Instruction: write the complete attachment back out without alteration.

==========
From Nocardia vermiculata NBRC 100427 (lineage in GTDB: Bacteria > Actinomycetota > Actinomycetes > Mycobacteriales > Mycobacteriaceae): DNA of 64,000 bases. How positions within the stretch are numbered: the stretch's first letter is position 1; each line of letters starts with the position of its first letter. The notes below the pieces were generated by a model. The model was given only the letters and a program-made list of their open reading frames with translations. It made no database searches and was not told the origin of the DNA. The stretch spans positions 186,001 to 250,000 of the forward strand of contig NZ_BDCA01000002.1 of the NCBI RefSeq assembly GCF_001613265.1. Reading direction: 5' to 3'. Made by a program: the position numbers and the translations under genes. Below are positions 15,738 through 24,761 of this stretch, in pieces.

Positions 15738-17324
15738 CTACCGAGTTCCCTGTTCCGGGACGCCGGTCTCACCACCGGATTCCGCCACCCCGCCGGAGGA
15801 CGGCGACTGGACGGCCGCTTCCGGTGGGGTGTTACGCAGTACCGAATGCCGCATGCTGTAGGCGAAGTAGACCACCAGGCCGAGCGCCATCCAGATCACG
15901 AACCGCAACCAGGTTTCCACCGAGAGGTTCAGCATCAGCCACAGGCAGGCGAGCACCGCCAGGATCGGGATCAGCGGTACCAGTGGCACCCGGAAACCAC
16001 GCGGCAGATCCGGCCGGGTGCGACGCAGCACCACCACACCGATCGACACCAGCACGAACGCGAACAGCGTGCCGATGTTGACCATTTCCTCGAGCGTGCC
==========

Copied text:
From Nocardia vermiculata NBRC 100427 (lineage in GTDB: Bacteria > Actinomycetota > Actinomycetes > Mycobacteriales > Mycobacteriaceae): DNA of 64,000 bases. How positions within the stretch are numbered: the stretch's first letter is position 1; each line of letters starts with the position of its first letter. The notes below the pieces were generated by a model. The model was given only the letters and a program-made list of their open reading frames with translations. It made no database searches and was not told the origin of the DNA. The stretch spans positions 186,001 to 250,000 of the forward strand of contig NZ_BDCA01000002.1 of the NCBI RefSeq assembly GCF_001613265.1. Reading direction: 5' to 3'. Made by a program: the position numbers and the translations under genes. Below are positions 15,738 through 24,761 of this stretch, in pieces.

Positions 15738-17324
15738 CTACCGAGTTCCCTGTTCCGGGACGCCGGTCTCACCACCGGATTCCGCCACCCCGCCGGAGGA
15801 CGGCGACTGGACGGCCGCTTCCGGTGGGGTGTTACGCAGTACCGAATGCCGCATGCTGTAGGCGAAGTAGACCACCAGGCCGAGCGCCATCCAGATCACG
15901 AACCGCAACCAGGTTTCCACCGAGAGGTTCAGCATCAGCCACAGGCAGGCGAGCACCGCCAGGATCGGGATCAGCGGTACCAGTGGCACCCGGAAACCAC
16001 GCGGCAGATCCGGCCGGGTGCGACGCAGCACCACCACACCGATCGACACCAGCACGAACGCGAACAGCGTGCCGATGTTGACCATTTCCTCGAGCGTGCC